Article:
I get it. There is a lot of pressure on us as women to meet an ideal and it’s hard not to get sucked in, even in the name of getting healthy. There are so many experts out there spouting off what is considered to be the most current understanding of healthy eating and weight. The cultural ideal of beauty assaults us in the grocery store, the gym, the doctor’s office, even the library. The pressure is everywhere and the reminders are constant.

As women we turn to each other for reassurance and support in this rough environment. By discussing our latest struggle, making self-deprecating comments about our ‘extra’ weight we disarm our critics before they can fire disapproval at us and we become part of the tribe. It’s not easy being a woman in a youth-obsessed, skinnier-is-better minded world.

“I so want to have a cupcake right now, but I’m over my calorie limit already today!”
“I have to get my workout in today because I had a slice of bread with my salad at lunch today.”
“I’m not buying any new clothes until I lose this extra weight and get back into size X clothes.”

I have been guilty of these comments, these conversations. I too have tried to be part of the tribe, to fit in (pun intended). I’ve apologized for my size, for eating when I was hungry. I’ve made excuses for having a slice of cake lovingly prepared for a celebration of a loved one’s life. I’ve been there. That’s why my heart aches.

Girls, is that all we are? Is this the legacy we want to leave our daughters? Our very actions tell our precious girls that despite all the dreams, hopes and imaginations within them, all they can truly look forward to is becoming experts on weight loss, calorie counting and food restriction. Whether we realize it or not, this is what our actions and girl-friend conversations tell our daughters!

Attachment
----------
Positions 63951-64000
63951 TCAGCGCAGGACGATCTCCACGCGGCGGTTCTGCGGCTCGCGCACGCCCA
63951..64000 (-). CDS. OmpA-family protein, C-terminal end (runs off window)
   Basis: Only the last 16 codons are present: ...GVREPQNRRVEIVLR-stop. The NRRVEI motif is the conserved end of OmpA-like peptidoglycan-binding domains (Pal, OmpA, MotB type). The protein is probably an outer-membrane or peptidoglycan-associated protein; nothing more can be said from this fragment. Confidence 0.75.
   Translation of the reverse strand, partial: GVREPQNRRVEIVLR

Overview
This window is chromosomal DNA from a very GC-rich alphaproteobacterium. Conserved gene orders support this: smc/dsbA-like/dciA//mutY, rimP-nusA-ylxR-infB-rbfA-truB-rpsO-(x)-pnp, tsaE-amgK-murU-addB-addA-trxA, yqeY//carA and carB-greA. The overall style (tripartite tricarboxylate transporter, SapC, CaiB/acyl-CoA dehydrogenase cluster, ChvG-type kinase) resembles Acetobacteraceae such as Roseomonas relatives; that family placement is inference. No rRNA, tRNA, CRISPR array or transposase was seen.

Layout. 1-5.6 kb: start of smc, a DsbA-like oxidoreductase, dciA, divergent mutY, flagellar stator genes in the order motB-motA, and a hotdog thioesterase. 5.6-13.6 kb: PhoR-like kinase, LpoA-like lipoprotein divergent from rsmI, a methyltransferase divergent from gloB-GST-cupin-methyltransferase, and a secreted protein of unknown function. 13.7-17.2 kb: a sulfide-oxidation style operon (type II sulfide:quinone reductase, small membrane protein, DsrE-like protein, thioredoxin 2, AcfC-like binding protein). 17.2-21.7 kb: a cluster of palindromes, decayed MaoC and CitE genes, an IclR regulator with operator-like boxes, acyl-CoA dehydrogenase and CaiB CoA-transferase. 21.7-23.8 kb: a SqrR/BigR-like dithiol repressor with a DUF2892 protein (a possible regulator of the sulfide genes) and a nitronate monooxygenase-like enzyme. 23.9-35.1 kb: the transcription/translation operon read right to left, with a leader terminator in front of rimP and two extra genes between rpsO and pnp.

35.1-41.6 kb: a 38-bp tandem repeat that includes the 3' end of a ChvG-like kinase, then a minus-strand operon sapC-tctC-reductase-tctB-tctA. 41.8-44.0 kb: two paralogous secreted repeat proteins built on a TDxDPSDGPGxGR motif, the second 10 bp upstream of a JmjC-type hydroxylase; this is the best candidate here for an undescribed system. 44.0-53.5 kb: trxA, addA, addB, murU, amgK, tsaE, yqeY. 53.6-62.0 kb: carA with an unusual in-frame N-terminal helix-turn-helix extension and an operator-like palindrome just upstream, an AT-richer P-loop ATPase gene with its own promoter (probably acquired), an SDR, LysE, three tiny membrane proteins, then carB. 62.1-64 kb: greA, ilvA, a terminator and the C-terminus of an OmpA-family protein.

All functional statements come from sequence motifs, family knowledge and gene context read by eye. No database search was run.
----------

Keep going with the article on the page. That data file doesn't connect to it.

Are we unknowingly restricting not food, but our potential to leave a mark on this world? Are we limiting our legacies? Short changing our potential by focusing so much time, energy and emotion on controlling our food intake?  Are we letting food control our lives?

For the vast majority of us, food is not something we worry about having enough of. No, in fact we worry instead about eating too much. We are not in fear of starving, but we are starving ourselves in fear of eating more than we deserve. I believe that Jesus addressed this very issue in Luke 12:23 when He said, “For life is more than food…” In the middle of teaching about greed, eternal life, spiritual choices, hoarding, generosity and trust Jesus tells His disciples not to be anxious or troubled about their lives, what they will eat (or wear). Jesus states that life is more than food (and clothes). In the Aramaic-English New Testament this passage is translated as the soul is greater than food.  The soul, that part that is our personality, our uniqueness, our identity. Jesus says that part of us is more important than the food we eat.

Who we are. Who we were created to be. All the potential placed within us has far more value than the ability to control our food intake. Our ability to plan, dream, create, design and implement was intended for far more than managing a food and exercise plan. We were meant to have an impact on this world.